Our biggest problem is that there are two people to be protected in this bail-out. This is a bail-out of one kind or another whether the discount is 30% or 70%. I welcome to the House the Minister, Deputy Ó Cuív, with whom I debated this point on a television programme some time ago. We both agreed that the critical point is the price. We now know the critical price. It is a 30% discount as distinct from what the High Courts were saying to Mr. Carroll should be a 70% discount. Whether the discount is 30%, 50% or 70% - which would be disastrous - the question is if the taxpayer is to have a degree of subsidy in all of this. I agree that some form of subsidy is required but what does the taxpayer get under the NAMA proposals currently before us? We get nothing. If we are in the seat whereby we receive part or temporary ownership of whatever the amount happens to be and the banks are refloated then the taxpayer gets that gain.
Senator Share Ross said this afternoon on radio that it was significant that the stock market in Ireland was closed when the Minister was making his speech to the House. He predicted that when the markets open tomorrow the banks will be excessively happy and the market will have bounced up their value. That is a critical assessment from the only qualified stockbroker in these Houses. This gives us first sight of what will be the impact of the NAMA route as currently pursued by the Government.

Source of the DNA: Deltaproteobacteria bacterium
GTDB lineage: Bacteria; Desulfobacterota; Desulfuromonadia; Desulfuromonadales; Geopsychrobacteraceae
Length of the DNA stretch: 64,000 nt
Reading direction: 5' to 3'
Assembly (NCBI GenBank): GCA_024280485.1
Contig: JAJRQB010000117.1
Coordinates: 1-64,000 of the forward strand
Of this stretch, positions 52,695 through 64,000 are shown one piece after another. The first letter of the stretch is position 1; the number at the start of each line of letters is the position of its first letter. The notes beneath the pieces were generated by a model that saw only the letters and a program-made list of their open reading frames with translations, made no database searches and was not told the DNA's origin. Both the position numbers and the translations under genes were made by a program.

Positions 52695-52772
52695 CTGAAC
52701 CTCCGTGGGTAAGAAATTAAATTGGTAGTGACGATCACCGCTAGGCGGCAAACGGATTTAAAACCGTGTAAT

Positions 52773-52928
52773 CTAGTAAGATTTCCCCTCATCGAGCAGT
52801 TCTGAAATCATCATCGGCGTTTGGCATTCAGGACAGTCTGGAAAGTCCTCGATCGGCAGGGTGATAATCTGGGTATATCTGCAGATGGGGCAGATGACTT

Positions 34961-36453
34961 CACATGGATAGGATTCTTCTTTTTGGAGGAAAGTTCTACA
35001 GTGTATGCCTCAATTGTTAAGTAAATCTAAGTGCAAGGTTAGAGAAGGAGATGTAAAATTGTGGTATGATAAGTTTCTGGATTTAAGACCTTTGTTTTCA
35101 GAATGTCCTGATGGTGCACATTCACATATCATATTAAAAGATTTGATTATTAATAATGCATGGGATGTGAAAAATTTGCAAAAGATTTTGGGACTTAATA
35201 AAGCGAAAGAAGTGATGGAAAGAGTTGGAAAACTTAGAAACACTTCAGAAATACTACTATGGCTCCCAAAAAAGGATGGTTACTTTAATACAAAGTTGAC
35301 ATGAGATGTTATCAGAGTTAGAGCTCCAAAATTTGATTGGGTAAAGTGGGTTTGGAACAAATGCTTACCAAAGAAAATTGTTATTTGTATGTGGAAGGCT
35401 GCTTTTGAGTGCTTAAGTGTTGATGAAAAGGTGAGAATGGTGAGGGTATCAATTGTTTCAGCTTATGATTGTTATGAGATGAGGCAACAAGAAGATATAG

None of us has been here before. The Government has proposed a solution that we do not believe is a great solution and we have outlined alternatives. However, following conclusion of the Second Stage debate we will have an opportunity on Committee Stage to get right whatever proposal is now on the table. I hope that the arrogance and tribal negativism that we have witnessed so far from Fianna Fáil will not close its mind and ears to the expertise in this House as referred to earlier by Deputy Burton. Sadly, listening to the speeches this afternoon from the Taoiseach and the Minister I do not hold my breadth.
This issue is too big for any of us. The Government will not be in office following the next election. That issue has effectively been decided and the Government knows that as well as us. Let us get this right so that we do not have to pick up the pieces after the general election is called.
I thank the Labour Party for the ten minutes allocated to me. I take this opportunity to thank the Leas-Cheann Comhairle for the opportunity to register Sinn Féin's complete opposition to the NAMA proposals.